The Alberta Sovereignty Act: Misdirection by Smith to Convince Albertans the Sky is Falling

The Alberta Sovereignty Act, signed into law by Premier Danielle Smith, continues to stir significant controversy and raise concerns about its potential impact on Alberta’s Indigenous people and those who do not share a separatist point of view. Considering the lack of a referendum and possible violations of Indigenous rights, the shortcomings of the Sovereignty Act are evident.

If Premier Danielle Smith genuinely intended to pursue Alberta’s separation from Canada, the proper democratic approach would have been to follow Quebec’s example and hold a referendum. A referendum allows the people to express their will and determine the province’s future. However, Smith hastily passed the Alberta Sovereignty Act in December 2022 instead of seeking the people’s mandate. This raises questions about her extremist point of view and undermines the act’s legitimacy.

The Alberta Sovereignty Act sets the stage for a four-year tumultuous and expensive fight between the Alberta and federal government. This legal battle will likely involve law firms accustomed to doing business with the province, leading to significant financial costs potentially reaching tens of millions of dollars. It is important to question the wisdom of engaging in such a bitter and unnecessary conflict, especially when it is clear that a referendum on secession would have failed.

One of the most concerning aspects of the Alberta Sovereignty Act is its potential impact on Alberta’s Indigenous community. By asserting provincial jurisdiction over Indigenous peoples, the act disregards centuries of Treaty rights and the fact that the federal government is responsible for protecting Indigenous rights in Canada. This blatant disrespect for the rights of Indigenous people can be seen as an attempt to modernize colonization without the democratic mandate of a referendum.

Premier Smith claims that the Alberta Sovereignty Act is a response to the ongoing disagreements between the federal government and Alberta. However, it is a well-known fact that no state-led legislative body and any federal government have ever seen eye to eye on every issue. In such cases, the appropriate course of action is to negotiate to address differences, not to hastily enact laws to conceal the government’s failure to communicate and negotiate effectively. Smith’s act reflects a lack of understanding of the fundamental principles of governance.

Smith’s rhetoric surrounding the Alberta Sovereignty Act includes misleading claims that Alberta’s inability to develop its natural resources is a reason for secession. However, throughout the history of Alberta’s governments, including under Premier Kenney, there have been no talks of secession due to resource development constraints. Smith’s attempt to portray this falsehood is reminiscent of the misleading tactics often associated with the Trump era. Albertans must recognize this propaganda for what it is—an attempt to manipulate public opinion for personal or political gain.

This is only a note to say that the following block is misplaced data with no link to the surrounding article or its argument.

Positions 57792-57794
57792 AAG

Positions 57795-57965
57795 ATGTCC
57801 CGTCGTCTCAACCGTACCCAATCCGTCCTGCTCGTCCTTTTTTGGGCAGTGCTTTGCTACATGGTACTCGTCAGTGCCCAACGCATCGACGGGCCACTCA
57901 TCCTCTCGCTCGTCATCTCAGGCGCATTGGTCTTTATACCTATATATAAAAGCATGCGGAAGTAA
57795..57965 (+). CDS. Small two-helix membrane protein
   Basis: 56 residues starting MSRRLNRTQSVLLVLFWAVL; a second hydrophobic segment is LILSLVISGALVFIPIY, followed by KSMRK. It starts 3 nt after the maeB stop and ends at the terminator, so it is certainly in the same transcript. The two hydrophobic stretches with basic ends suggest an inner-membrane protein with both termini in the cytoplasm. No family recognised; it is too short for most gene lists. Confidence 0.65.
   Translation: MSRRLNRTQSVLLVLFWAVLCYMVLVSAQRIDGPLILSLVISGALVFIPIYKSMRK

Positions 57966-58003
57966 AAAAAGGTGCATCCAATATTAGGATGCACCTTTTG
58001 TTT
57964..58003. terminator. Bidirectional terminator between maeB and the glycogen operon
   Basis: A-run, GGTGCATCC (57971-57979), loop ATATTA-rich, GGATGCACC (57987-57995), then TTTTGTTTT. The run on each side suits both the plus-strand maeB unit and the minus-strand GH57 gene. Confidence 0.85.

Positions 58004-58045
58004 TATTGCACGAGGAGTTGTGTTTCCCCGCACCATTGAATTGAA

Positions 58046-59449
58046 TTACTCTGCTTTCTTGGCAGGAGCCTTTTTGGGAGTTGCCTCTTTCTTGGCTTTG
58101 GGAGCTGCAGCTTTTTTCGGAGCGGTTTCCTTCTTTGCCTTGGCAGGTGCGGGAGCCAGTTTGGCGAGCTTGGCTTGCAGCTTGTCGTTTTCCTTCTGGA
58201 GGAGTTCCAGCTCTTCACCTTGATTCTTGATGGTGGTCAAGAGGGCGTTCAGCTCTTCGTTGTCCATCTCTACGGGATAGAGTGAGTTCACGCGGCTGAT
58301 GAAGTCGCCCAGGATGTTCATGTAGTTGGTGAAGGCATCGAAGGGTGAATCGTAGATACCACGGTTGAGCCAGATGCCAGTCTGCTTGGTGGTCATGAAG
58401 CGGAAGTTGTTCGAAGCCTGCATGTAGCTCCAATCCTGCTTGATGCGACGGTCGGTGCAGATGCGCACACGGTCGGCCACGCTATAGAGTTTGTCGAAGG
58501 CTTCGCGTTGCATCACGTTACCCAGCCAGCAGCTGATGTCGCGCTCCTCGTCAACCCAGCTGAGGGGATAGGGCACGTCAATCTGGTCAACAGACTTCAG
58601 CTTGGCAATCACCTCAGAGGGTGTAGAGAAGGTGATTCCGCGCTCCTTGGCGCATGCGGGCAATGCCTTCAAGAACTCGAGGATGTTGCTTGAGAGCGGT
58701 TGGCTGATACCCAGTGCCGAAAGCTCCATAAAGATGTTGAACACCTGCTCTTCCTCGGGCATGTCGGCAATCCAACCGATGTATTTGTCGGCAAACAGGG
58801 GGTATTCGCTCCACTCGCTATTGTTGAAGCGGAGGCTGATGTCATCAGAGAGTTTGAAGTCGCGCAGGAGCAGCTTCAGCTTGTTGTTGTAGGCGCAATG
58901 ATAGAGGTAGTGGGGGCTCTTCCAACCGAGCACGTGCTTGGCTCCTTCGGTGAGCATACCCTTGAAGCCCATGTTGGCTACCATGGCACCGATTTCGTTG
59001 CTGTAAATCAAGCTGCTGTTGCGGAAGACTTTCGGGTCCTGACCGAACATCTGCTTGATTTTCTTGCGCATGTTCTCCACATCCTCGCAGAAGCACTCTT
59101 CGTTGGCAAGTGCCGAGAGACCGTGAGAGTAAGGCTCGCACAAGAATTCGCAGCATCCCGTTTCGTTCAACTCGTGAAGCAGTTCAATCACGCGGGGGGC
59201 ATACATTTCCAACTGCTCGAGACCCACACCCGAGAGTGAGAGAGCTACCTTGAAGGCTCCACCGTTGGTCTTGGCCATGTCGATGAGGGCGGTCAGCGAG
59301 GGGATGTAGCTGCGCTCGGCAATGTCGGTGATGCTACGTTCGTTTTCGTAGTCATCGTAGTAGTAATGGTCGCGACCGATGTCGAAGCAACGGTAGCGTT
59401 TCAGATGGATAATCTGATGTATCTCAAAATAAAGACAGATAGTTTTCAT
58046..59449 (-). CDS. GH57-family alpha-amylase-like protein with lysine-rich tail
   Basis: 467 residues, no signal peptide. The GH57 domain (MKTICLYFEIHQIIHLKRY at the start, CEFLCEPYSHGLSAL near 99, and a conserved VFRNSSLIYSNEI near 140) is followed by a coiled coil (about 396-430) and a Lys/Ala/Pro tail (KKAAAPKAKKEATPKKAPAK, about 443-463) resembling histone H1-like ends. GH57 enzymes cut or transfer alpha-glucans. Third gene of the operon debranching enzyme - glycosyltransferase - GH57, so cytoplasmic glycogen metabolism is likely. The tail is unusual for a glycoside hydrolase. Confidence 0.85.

Smith suggests that the federal government’s reluctance to reach an energy agreement will hurt Albertans. However, it is essential to understand that responsible resource development requires a balance between environmental protection and mining natural resources. The federal government’s role in establishing checks and balances is crucial for the sustainability of Alberta’s economy and for preserving the environment. Halting all natural resource mining would have catastrophic consequences, affecting jobs, companies, infrastructure development, and critical services like healthcare. Smith’s claims disregard the necessity of striking a delicate balance.

Smith’s threat to use the Alberta Sovereignty Act against the federal government demonstrates a deliberate naivety and misunderstanding of the hierarchical governance structure. Bullying the federal government through such legislation is both unproductive and ineffective. Moreover, if Smith truly believes that the act is a tool for intimidation, it exposes a lack of comprehension of how government functions in practice.

Despite the daily rhetoric echoed by Smith and the media, what remains unsaid is that the Alberta Sovereignty Act is ultimately as useless as the paper it is written on. The act explicitly states its limitations and clarifies that it will not allow Alberta to defy Canada’s Constitution or separate from Canada. It also ensures that all constitutional and legal requirements are met, including respecting court decisions. Hence, the act merely serves as a manipulative tool to mislead Albertans into thinking that their future is at stake.

Premier Danielle Smith’s Alberta Sovereignty Act presents a grave threat to Alberta’s Indigenous people, disregarding their rights and undermining the federal government’s responsibility to protect them. Additionally, the act’s failure to seek the democratic mandate through a referendum raises concerns about its legitimacy and reflects an extremist point of view. The act’s potential consequences include a costly and unnecessary battle with the federal government and misrepresenting facts to manipulate public opinion. Albertans must see through these tactics and recognize the Alberta Sovereignty Act for what it is—a futile and misguided endeavour.